After local cleaning and anesthetic infiltration, a 0. The solution is removed 48 hours later. In a study done with a group of 76 patients submitted to this treatment, the recurrence rate was The most frequent postoperative complaints were a burning sensation at the surgical site, hematoma, and dyspareunia.
This is a procedure carried out in a short amount of time and with a rapid rate of cure. Exeresis of Bartholin gland is a surgical treatment that requires greater operative time. It is an elective procedure, performed in the absence of infection, and it is normally used after failure of other techniques.
CO 2 laser can be use both to vaporize and to remove the Bartholin gland. This surgical procedure is simple and quick, but expensive. It may be performed at an outpatient setting, with minimal discomfort for the patient in the intra- and postoperative periods. A study reported a series of 19 patients with Bartholin cysts treated with the minimally invasive approach of CO 2 laser, and demonstrated the surgical procedure as being extremely simple, and performed in a very short time, on average, seven minutes.
The objective of the study done by Panici et al. It demonstrated that laser treatment can be safely used at the outpatient setting, patients complained very little of intraoperative pain, and there are high rates of cure in the long-term. As to the follow-up data after the procedure, the rate of cure with a single laser application was The study published by Speck et al.
The patients were oriented to return two and four weeks after the procedure for follow-up. At the first visit, all presented with mucoid discharge, and complete recovery occurred within a period of 3 to 4 weeks.
Only two patients presented with recurrences, requiring a new application. This form of treatment seems to be a good alternative, less invasive, quick, and safe for cases of Bartholin cysts. To describe the results of treatment with CO 2 laser for Bartholin gland cyst. This study was approved under CAAE: A retrospective evaluation was made of the medical records of 31 patients, and the data for description of the technique, along with the results, were grouped.
Four patients had already been treated; three of them used antibiotic treatment and one of them underwent bartholinectomy.
With the CO 2 laser at the potency of 10 to 25W, used continuously coupled to the colposcope, a longitudinal incision was made with the laser beam using a focused beam to open the capsule of the cyst. The lateral borders of the incision were maintained under tension with grippers for exposure of the cavity, with subsequent drainage of the content and cleaning of the interior with sterile saline solution.
Destruction of the capsule tissue was performed with vaporization, using the unfocused laser beam Figure 1. Patients were instructed to do sitz-baths with a solution of povidone-iodine diluted in water, three times a day, and to abstain from sexual activity for 2 to 3 weeks. Antibiotics and analgesics were prescribed for patients presenting any sign of infection.
The procedure was performed with local anesthesia at an outpatient clinic. The patients were evaluated 15 and 30 days after the laser treatment. In the first two weeks, there was continuous drainage of mucus, and at the end of the first month, there was complete healing of the surgical wound. After the second phase of treatment, there were no recurrences. In the 31 cases analyzed, after the healing period, there were no reports of pain at the incision site, and there were no scars and retractions.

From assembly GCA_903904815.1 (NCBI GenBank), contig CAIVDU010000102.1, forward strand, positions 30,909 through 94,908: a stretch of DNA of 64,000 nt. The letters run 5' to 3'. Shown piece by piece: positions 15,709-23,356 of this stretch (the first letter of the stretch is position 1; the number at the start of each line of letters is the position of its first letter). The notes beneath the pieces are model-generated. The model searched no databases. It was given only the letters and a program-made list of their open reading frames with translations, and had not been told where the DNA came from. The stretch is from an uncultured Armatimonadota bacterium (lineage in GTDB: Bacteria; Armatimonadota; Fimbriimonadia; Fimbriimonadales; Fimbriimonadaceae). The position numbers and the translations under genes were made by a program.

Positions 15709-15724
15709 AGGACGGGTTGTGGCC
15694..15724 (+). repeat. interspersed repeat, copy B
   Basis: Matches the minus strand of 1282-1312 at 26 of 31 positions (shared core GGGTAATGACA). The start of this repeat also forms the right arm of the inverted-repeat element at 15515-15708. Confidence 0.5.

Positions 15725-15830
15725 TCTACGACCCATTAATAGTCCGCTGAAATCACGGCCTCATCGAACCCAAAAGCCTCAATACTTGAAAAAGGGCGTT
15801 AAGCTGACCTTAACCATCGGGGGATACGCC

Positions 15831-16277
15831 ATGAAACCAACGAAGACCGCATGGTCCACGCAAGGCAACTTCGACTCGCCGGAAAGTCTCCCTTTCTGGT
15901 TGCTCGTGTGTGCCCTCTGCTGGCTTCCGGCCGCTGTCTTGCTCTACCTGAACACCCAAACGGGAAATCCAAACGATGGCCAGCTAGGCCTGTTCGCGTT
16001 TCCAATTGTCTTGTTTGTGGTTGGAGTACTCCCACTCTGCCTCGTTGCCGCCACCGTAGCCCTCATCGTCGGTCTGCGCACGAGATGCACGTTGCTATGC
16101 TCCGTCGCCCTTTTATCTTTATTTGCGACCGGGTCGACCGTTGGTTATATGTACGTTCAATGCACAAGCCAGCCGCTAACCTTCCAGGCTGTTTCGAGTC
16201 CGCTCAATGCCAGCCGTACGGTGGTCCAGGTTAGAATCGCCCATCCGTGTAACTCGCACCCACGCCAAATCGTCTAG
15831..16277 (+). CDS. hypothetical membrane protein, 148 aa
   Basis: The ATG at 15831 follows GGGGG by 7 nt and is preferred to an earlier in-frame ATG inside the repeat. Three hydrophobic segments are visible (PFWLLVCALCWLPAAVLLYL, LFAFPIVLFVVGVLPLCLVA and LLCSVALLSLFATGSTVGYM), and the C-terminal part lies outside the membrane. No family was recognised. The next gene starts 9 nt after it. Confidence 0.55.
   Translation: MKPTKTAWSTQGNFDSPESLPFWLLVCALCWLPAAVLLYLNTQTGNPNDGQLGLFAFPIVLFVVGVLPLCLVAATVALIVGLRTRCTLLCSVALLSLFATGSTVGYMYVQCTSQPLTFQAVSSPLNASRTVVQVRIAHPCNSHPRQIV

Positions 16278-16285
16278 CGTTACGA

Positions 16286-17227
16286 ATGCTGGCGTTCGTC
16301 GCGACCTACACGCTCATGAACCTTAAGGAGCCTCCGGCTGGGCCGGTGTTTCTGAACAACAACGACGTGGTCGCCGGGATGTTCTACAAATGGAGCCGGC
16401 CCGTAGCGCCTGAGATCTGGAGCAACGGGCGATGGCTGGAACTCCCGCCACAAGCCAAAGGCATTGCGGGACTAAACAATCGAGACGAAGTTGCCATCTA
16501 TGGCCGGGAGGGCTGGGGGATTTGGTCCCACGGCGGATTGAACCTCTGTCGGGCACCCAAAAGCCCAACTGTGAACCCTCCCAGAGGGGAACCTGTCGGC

In Italy, this technique has been used by several authors, due to the ease of access to laser technology. Experience with the said technique was due to the fact of having the laser equipment, and the great number of patients with the said disease.
In a prior analysis of our cases, in , we had already noted positive responses to this surgical method. The recurrence rate in our survey was similar to that of literature, according to the various techniques initially described. Treating the Bartholin cyst with CO 2 laser proved effective for resolution of the disease and of post—treatment comorbidities, such as pain and scars in the affected area. The procedure was performed at an outpatient clinic, with a minimal amount of bleeding during the act, besides good and rapid healing.
Surgical methods with a cold scalpel are not exempt from causing greater bleeding, and those destructive with cauterization by means of alcohol or silver nitrate can be more painful in the postoperative phase. These are factors that have influenced our preference for the technique presented. The CO 2 laser proved to be an effective method with low morbidity. We noted, with this technique, that healing was rapid, with minimum fibrosis and very little pain, a complication seen with the conventional techniques described by other authors.
These women are generally young, sexually active and we should be concerned with the frequent risk of sequelae, such as dyspareunia due to fibrosis of the gland, especially with the destructive cauterization approaches. Since this is an outpatient method, the patient does not need to be away from her activities for very long, there is no need to be admitted to hospital, and there is a reduction in hospital costs. On the other hand, the equipment is very expensive and requires a qualified professional to handle it.
Since there is no hospitalization, the patient is discharged home after the procedure, and soon returns to her daily activities. The Bartholin cyst approach with CO 2 laser, according to the technique described of opening of the cyst, drainage of the content, and vaporization of the capsule, can be used as an effective conservative treatment with low rates of recurrence, complications, and great patient satisfaction.
It does not require hospital admission, which means saving money and time. The technique to be used depends on the skills of the physician and availability of equipment.